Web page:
Donald Trump's campaign for the Republican Party nomination now appears unstoppable. Much has been written about his appeal to white nationalists here, who interpret his slogan "Make America Great Again" to "Make America White Again". Less attention has been paid to his conspiracy theories, which resonate with an every-growing segment of the US electorate. But conspiracies are at the heart of Trump's campaign strategy. After all, he became a hero to many conservatives with this vocal Birther campaign against President Obama. And millions of Americans cheered when he stated that "thousands and thousands" of Muslims in New Jersey celebrated in the streets on September 11, 2001 as the World Trade Center came down, even though the story was a total fabrication.
Now Trump has placed conspiratorial thinking squarely at the center of the Republican primary. A whole generation of people who get their information from random sources on the Internet have eagerly taken up his invented stories and are reposting them as fast as they can. Trump’s lies and his distortions of reality don’t stick to him because his followers are not interested in truth. They prefer satisfying stories.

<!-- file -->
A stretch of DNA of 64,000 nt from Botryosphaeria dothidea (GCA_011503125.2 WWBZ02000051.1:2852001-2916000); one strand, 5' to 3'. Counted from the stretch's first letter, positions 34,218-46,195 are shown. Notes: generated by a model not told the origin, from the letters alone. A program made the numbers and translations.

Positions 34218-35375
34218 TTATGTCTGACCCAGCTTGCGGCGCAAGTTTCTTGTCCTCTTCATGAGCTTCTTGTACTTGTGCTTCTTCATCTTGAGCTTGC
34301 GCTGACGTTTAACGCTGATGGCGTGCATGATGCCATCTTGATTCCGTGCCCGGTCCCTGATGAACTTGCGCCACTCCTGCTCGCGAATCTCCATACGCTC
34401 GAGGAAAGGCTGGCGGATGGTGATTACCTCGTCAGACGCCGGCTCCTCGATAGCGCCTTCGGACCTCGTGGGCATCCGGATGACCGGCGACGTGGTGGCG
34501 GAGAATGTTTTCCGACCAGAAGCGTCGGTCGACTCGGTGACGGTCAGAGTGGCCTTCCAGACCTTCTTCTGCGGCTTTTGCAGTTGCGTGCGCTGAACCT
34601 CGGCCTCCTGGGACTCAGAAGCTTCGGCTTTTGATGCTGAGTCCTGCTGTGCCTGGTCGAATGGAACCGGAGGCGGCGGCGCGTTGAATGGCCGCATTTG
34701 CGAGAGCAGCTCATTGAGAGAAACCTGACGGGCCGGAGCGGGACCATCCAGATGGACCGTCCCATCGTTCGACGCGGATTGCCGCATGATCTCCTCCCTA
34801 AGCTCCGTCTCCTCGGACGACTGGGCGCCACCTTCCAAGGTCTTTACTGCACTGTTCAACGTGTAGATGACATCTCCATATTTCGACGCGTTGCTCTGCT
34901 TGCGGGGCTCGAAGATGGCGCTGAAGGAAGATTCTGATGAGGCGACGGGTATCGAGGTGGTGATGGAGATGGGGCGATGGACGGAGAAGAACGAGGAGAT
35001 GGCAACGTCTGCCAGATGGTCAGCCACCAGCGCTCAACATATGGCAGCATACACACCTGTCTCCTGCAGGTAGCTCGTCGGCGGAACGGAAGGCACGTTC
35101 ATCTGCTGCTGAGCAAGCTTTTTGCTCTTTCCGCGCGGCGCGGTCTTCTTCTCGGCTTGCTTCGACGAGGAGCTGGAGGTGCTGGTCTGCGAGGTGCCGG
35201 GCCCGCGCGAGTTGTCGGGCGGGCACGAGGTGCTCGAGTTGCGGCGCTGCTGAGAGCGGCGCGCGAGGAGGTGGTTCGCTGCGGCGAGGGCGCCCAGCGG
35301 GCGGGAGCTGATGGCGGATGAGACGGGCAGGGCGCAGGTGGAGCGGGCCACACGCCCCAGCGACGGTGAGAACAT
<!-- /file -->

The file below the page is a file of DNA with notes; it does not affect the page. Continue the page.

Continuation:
Popovic has written that it’s impossible to debunk conspiracy theories, and I can confirm that he is right, being the subject of several myself. He argues, instead, that the best weapon against conspiratorial thinking is laughter. He and his friends wore T-shirts with the slogan “Touch me — I’m a foreign mercenary.” Maybe, just maybe, that might work: When President Obama mocked Trump’s birther campaign at the White House correspondents’ dinner in 2011, Trump did shut up for a while. But I’m afraid that as Trump looks more and more likely to become the Republican presidential nominee, it’s going to get harder and harder to find him funny.
The situation in Germany is equally dire as more and more people get their information from "alternative" news sites such as the Truther site Kopp Online or Kremlin-backed outlets such as RT Deutsch or NachDenkSeiten . The journalist and researcher Tobias Jaecker has written extensively about conspiracy theories in Germany:
"US-Schiffe bringen Flüchtlingsmassen nach Europa!", "Man will die deutsche Bevölkerung austauschen", "Der IS ist ein Geheimdienstkonstrukt des Westens", "Die Amerikaner wollen mit den Flüchtlingen Europa destabilisieren" - das Internet und viele Köpfe sind voller solcher Thesen. "Verschwörungstheorien haben gerade Konjunktur", sagt der Journalist Tobias Jaecker, der sich schon lange mit dem Thema beschäftigt. "Verschwörungstheorien entstehen immer im Zusammenhang mit gesellschaftlichen Umbrüchen mit Kriegen und Krisen", sagt er. "Immer, wenn sich Leute Dinge nicht erklären können und nach Erklärungen suchen, dann wird in der Regel die Frage gestellt: 'Wem nützt ein Ereignis?' Und dann kommt der Umkehrschluss: 'Wem es nützt, der muss dahinterstecken'."
Most popular conspiracy theories in Germany, as Jaecker points out, have an anti-American/anti-Semitic foundation.